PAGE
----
Woke, webhead and wibbly. All added to the Oxford English Dictionary this year. We wonder how much they will mean to people in 10, 20 or even 30 years’ time?
Some additions are throwaway, but some impact the way we talk, work and exist for decades - or longer.
Arguably, installation art has existed pre-history but in 1969, ‘installation’ as a nomenclature for a specific type of art, focusing on concept over form, was added to the Oxford English Dictionary and by the late 1980s, interactive installations were commonplace.
Installation art exists in many forms – to cite some recent examples from Tate, Rachael Whiteread created ‘Embankment’ a huge labyrinth structure for the Turbine Hall, using 14,000 casts from the inside of cardboard boxes,
Corniela Parker’s ‘Cold Dark Matter’ is both impressive and oppressive - the restored three-dimensional volume and contents of a garden shed exploded by the British Army at the request of the artist.
In 1992 Damien Hirst remodelled the human body in the form of a Pharmacy, which was initially shown at the Cohen Gallery, New York, opened as a restaurant in Notting Hill in 1998 (having to change its name when the Royal Pharmaceutical Society of Great Britain launched a complaint, saying that its name and the pill bottles on display could confuse people looking for a real pharmacy), and now exists as Pharmacy2, a restaurant in Newport Street Gallery – a collaboration between Damien Hirst and Mark Hix.
Playful and colourful, just how we like it.
So, it’s no surprise that we were excited to hear about the launch of WALALA x PLAY, an interactive abstract installation and immersive maze at NOW Gallery in London’s Greenwich.
The work of Camille Walala – who we know best for brightening up the streets and pop ups of London, New York, Sydney and Mexico – WALALA X PLAY welcomes visitors to explore, examine and enjoy a labyrinthine network of corridors and enclosed spaces in a ‘temple of wonder’. A key part of this installation is an imaginative puzzle which invites the solver to identify the inconsistencies between two otherwise identical images. WALALA x PLAY brings this concept off the page and into three- dimensional space, inviting visitors to linger and explore colour, shape and scale, contemplating formidable pattern to find the differences.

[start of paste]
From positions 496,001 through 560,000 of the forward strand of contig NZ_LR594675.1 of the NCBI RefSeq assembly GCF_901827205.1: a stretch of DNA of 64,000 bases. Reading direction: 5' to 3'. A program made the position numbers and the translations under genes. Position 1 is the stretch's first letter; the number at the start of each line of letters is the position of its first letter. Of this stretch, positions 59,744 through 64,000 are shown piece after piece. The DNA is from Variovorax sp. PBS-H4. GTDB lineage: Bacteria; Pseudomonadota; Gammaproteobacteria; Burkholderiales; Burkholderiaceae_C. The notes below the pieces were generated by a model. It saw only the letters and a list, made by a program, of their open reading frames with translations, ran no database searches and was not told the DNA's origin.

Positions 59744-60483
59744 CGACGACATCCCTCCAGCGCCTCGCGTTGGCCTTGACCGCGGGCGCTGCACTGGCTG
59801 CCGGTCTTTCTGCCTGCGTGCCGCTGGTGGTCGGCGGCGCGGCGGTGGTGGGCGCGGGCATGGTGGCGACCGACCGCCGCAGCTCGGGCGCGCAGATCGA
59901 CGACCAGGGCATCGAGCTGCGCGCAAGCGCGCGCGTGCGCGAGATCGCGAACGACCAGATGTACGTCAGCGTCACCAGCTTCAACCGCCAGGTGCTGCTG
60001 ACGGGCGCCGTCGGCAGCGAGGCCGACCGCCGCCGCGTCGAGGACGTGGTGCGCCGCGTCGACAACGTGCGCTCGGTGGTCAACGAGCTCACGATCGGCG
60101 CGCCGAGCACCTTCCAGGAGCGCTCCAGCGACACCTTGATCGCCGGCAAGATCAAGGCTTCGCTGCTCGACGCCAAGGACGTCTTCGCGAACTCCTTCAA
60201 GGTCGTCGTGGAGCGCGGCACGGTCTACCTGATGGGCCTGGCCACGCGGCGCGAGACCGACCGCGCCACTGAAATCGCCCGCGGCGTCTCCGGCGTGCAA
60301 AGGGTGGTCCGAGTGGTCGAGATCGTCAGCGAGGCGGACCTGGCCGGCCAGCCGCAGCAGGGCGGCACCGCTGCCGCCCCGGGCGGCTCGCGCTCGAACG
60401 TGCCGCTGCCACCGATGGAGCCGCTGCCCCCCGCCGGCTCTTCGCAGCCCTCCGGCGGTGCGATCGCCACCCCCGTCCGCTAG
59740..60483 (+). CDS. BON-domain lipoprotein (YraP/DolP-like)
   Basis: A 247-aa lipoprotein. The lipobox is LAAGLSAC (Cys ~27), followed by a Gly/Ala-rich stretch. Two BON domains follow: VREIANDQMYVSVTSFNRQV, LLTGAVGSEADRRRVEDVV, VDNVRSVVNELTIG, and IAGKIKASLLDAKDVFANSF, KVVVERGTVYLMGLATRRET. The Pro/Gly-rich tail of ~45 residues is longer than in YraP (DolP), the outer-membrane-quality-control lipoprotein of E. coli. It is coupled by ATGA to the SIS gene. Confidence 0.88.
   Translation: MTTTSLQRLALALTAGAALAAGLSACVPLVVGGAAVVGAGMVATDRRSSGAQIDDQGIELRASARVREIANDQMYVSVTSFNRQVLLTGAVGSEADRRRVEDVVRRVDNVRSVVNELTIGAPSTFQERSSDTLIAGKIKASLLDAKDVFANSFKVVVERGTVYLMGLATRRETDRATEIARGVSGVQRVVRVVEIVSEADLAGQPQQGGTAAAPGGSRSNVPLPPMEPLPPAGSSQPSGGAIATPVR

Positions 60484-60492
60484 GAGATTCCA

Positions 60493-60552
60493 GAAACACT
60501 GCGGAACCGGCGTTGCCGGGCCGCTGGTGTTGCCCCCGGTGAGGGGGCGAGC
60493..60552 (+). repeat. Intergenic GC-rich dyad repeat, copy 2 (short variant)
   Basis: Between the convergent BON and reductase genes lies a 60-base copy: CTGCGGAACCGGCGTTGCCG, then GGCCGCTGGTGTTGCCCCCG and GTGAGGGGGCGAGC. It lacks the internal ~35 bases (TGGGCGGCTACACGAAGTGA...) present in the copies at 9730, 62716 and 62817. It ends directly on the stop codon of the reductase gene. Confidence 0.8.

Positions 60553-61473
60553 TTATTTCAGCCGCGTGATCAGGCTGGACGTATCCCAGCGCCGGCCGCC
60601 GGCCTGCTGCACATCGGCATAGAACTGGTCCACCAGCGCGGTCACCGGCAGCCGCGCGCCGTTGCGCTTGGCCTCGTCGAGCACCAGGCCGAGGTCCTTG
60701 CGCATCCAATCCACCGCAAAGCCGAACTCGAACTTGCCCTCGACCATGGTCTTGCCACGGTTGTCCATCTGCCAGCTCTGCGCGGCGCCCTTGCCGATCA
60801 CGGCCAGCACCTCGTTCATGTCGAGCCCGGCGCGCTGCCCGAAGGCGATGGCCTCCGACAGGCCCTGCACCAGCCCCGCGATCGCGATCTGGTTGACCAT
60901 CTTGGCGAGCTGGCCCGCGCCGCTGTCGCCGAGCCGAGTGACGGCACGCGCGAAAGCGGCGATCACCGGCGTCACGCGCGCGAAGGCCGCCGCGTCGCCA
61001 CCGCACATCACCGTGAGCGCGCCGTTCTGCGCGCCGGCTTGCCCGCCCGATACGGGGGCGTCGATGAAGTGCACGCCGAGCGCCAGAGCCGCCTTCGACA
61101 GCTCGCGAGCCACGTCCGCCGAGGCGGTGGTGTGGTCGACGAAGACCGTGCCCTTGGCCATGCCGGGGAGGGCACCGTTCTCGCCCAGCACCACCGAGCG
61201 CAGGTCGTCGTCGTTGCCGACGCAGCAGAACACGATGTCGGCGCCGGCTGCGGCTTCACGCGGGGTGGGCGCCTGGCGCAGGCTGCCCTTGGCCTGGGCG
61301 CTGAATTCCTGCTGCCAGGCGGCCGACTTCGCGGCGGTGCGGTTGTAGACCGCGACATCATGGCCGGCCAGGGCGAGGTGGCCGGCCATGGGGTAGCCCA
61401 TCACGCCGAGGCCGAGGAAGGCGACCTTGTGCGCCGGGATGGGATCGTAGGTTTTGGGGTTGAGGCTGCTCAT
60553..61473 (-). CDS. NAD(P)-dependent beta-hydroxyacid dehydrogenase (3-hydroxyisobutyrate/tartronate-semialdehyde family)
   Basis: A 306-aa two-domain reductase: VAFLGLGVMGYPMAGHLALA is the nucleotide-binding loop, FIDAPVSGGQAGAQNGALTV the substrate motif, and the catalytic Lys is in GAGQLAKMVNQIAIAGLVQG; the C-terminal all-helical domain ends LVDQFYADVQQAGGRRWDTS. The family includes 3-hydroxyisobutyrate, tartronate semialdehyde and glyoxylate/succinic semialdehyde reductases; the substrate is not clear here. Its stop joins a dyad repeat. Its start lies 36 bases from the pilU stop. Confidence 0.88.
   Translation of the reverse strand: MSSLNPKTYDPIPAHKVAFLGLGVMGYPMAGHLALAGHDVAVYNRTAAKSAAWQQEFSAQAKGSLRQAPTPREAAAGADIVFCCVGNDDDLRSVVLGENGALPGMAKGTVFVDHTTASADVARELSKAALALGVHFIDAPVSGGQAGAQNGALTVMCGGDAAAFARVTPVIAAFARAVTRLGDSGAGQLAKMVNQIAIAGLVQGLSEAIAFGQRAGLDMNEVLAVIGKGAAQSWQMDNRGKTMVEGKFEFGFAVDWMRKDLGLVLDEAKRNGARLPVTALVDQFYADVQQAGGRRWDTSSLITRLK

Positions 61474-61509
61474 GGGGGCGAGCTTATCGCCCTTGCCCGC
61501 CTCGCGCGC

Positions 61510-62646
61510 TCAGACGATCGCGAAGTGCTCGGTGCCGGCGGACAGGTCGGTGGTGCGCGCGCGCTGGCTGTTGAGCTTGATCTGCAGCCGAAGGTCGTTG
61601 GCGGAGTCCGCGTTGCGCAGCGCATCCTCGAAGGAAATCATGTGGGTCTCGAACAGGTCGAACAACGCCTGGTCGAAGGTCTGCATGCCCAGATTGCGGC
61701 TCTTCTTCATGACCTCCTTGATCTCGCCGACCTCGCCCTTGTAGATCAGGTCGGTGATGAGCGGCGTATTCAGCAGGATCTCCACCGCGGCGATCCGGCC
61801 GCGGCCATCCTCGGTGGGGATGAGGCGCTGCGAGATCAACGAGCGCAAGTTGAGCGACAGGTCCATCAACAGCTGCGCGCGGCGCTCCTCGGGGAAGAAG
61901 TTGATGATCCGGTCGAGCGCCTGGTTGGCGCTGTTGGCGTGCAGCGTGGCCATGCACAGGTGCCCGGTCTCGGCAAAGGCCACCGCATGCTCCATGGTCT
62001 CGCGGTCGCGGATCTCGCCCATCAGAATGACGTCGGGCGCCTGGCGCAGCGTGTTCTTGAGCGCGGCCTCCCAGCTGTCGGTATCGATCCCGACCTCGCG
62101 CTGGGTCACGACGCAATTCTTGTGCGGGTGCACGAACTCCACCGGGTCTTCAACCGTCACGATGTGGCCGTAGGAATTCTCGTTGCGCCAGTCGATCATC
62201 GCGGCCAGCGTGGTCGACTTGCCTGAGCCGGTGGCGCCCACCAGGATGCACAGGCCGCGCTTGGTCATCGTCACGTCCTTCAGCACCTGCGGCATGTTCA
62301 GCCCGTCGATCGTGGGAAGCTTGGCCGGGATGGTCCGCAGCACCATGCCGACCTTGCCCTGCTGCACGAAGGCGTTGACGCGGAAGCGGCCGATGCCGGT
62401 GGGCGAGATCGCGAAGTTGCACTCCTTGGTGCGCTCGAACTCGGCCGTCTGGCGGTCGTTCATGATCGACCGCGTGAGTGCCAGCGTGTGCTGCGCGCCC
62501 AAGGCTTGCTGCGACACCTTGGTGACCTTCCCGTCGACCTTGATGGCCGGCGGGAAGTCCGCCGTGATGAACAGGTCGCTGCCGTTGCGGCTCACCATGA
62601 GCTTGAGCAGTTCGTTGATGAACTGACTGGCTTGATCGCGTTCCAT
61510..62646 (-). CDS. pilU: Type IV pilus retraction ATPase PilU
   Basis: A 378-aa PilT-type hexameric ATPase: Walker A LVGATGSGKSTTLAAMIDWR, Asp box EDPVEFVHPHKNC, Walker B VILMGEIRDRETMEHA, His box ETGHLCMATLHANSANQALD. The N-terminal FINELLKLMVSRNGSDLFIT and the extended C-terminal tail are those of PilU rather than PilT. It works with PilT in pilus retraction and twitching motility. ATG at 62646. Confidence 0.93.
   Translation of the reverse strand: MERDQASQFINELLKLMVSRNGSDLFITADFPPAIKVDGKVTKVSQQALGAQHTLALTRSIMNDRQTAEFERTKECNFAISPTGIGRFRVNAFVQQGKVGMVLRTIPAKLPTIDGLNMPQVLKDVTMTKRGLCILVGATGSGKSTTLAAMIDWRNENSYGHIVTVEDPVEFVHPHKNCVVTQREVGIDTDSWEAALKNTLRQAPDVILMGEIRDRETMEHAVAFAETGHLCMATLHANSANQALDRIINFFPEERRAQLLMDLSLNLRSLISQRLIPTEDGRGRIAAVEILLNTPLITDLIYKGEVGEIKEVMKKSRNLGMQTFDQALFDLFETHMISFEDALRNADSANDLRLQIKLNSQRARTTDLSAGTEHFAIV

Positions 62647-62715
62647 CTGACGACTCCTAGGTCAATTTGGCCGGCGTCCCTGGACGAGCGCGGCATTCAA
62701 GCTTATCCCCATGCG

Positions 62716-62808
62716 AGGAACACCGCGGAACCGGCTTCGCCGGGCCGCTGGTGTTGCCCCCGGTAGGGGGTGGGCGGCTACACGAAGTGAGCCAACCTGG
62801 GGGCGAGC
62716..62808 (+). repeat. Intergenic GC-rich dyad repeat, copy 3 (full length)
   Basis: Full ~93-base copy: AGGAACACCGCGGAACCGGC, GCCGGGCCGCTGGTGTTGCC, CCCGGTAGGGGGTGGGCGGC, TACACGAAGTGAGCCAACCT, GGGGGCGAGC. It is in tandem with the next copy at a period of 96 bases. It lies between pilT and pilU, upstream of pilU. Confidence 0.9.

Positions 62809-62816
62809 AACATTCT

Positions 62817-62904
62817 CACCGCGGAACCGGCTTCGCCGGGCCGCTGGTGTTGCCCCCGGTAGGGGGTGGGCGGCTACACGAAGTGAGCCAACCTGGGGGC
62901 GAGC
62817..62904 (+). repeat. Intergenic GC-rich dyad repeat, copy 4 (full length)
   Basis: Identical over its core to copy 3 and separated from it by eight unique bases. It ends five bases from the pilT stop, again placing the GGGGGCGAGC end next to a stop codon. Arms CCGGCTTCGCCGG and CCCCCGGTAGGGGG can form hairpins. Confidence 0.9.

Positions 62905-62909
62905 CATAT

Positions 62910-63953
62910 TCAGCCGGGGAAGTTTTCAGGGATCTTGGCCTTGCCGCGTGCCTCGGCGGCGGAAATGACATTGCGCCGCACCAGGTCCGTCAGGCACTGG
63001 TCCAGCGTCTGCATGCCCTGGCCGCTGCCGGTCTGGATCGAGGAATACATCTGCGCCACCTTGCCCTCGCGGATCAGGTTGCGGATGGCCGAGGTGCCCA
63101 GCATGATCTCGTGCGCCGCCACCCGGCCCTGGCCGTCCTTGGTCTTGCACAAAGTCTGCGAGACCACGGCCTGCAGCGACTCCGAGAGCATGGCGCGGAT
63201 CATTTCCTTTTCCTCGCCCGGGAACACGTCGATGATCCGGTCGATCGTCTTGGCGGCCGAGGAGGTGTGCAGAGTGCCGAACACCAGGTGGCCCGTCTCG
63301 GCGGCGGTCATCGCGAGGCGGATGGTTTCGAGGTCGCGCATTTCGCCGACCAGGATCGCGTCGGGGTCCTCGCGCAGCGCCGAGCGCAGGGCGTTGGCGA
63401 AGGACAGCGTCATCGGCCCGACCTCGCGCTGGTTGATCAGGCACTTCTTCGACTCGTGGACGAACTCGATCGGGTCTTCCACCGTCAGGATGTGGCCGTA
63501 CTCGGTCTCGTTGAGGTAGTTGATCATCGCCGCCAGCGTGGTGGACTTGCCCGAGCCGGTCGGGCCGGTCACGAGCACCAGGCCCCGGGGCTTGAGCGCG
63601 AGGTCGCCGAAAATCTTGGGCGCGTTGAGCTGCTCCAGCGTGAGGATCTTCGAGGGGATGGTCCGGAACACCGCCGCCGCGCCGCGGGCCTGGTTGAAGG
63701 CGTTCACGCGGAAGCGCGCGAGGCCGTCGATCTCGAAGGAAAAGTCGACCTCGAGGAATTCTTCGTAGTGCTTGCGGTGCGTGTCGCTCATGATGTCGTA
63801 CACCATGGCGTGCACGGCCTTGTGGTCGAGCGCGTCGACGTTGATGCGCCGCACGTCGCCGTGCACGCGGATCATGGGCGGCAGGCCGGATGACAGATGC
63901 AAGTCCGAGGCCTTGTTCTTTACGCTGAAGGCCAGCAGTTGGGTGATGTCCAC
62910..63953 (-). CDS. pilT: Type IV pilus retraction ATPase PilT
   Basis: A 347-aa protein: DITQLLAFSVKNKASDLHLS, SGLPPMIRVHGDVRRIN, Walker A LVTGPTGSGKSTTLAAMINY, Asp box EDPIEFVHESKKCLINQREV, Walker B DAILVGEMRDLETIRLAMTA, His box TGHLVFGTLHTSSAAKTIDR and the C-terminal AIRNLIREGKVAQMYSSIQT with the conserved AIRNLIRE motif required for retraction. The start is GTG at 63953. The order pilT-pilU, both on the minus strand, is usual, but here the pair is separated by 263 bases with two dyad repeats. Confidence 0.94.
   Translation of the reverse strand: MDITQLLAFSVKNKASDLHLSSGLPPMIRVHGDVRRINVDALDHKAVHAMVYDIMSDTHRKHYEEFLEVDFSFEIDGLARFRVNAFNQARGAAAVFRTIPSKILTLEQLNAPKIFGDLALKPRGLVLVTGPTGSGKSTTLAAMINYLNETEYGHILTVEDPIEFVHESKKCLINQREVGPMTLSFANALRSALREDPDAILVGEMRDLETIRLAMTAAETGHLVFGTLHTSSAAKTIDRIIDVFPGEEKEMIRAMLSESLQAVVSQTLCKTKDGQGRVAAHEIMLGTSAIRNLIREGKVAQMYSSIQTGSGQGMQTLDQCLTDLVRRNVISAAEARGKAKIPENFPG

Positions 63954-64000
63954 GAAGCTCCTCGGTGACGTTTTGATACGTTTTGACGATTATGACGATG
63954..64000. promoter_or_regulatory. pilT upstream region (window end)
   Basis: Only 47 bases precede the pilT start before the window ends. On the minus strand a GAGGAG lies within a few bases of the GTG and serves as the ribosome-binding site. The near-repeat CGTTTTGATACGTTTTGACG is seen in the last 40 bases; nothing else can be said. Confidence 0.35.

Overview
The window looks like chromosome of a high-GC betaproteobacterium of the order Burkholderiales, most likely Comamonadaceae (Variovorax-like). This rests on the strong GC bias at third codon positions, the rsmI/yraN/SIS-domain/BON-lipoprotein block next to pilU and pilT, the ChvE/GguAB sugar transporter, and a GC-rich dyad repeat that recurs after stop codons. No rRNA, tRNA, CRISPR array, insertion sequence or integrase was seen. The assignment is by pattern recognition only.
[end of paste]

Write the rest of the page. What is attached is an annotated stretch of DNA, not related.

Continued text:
The show has proven so popular that bookings are required on weekends and time inside the maze limited to 15 mins – however, we managed to pop in mid-week for a longer linger.
It’s a great show. Physically, it doesn’t cover a lot of ground – though it fills NOW's boutique space – but Walala’s maze feels bigger than its footprint, it’s colourful, captivating, confusing at points, and turning the same corner for a second time, you find something you didn’t spot the first.
Jemima Burrill, NOW Gallery curator. “Camille is the queen of colour and her patterns will create another world for all. We’ve created a playful place where – as in our past exhibitions – will give people time to linger, digest and unpick puzzles, giving space to let the installation resonate.”
It’s impossible to walk out of the door feeling anything but happy – and if the sun is shining outside as well as in, Walala has also produced bespoke ping pong tables for the gallery, located in Peninsula gardens. So, grab a bat and ball from reception and PLAY.
WALALA X PLAY, will be available for visitors to view for free from 14th July – 24th September 2017.
Mon – Fri 10am – 7pm
Sat – Sun 11am – 4pm